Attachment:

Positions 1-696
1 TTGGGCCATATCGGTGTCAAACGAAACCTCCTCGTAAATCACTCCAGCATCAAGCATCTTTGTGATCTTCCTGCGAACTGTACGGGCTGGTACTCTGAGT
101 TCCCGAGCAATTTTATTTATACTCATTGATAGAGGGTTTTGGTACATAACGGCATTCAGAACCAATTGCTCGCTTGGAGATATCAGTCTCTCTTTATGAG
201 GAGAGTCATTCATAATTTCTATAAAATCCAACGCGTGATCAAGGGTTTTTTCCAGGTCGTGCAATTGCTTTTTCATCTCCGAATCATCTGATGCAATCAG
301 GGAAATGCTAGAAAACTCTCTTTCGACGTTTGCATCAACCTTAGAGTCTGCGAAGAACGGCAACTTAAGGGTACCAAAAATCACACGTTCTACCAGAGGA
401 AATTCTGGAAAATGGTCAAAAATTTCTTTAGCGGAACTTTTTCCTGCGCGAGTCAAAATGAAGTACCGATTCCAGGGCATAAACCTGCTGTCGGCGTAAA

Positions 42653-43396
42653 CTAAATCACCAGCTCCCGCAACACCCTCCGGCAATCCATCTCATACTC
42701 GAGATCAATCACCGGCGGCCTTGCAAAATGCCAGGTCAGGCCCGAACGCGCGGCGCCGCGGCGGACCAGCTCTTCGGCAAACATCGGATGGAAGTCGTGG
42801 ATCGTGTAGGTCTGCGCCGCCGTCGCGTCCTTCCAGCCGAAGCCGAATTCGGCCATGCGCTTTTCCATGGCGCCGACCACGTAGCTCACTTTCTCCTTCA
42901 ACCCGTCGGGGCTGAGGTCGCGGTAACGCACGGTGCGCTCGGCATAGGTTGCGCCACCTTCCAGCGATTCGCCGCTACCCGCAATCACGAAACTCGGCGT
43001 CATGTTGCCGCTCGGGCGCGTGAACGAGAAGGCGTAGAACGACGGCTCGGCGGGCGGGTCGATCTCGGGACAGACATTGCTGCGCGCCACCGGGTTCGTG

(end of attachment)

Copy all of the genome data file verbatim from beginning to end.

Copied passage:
Positions 1-696
1 TTGGGCCATATCGGTGTCAAACGAAACCTCCTCGTAAATCACTCCAGCATCAAGCATCTTTGTGATCTTCCTGCGAACTGTACGGGCTGGTACTCTGAGT
101 TCCCGAGCAATTTTATTTATACTCATTGATAGAGGGTTTTGGTACATAACGGCATTCAGAACCAATTGCTCGCTTGGAGATATCAGTCTCTCTTTATGAG
201 GAGAGTCATTCATAATTTCTATAAAATCCAACGCGTGATCAAGGGTTTTTTCCAGGTCGTGCAATTGCTTTTTCATCTCCGAATCATCTGATGCAATCAG
301 GGAAATGCTAGAAAACTCTCTTTCGACGTTTGCATCAACCTTAGAGTCTGCGAAGAACGGCAACTTAAGGGTACCAAAAATCACACGTTCTACCAGAGGA
401 AATTCTGGAAAATGGTCAAAAATTTCTTTAGCGGAACTTTTTCCTGCGCGAGTCAAAATGAAGTACCGATTCCAGGGCATAAACCTGCTGTCGGCGTAAA

Positions 42653-43396
42653 CTAAATCACCAGCTCCCGCAACACCCTCCGGCAATCCATCTCATACTC
42701 GAGATCAATCACCGGCGGCCTTGCAAAATGCCAGGTCAGGCCCGAACGCGCGGCGCCGCGGCGGACCAGCTCTTCGGCAAACATCGGATGGAAGTCGTGG
42801 ATCGTGTAGGTCTGCGCCGCCGTCGCGTCCTTCCAGCCGAAGCCGAATTCGGCCATGCGCTTTTCCATGGCGCCGACCACGTAGCTCACTTTCTCCTTCA
42901 ACCCGTCGGGGCTGAGGTCGCGGTAACGCACGGTGCGCTCGGCATAGGTTGCGCCACCTTCCAGCGATTCGCCGCTACCCGCAATCACGAAACTCGGCGT
43001 CATGTTGCCGCTCGGGCGCGTGAACGAGAAGGCGTAGAACGACGGCTCGGCGGGCGGGTCGATCTCGGGACAGACATTGCTGCGCGCCACCGGGTTCGTG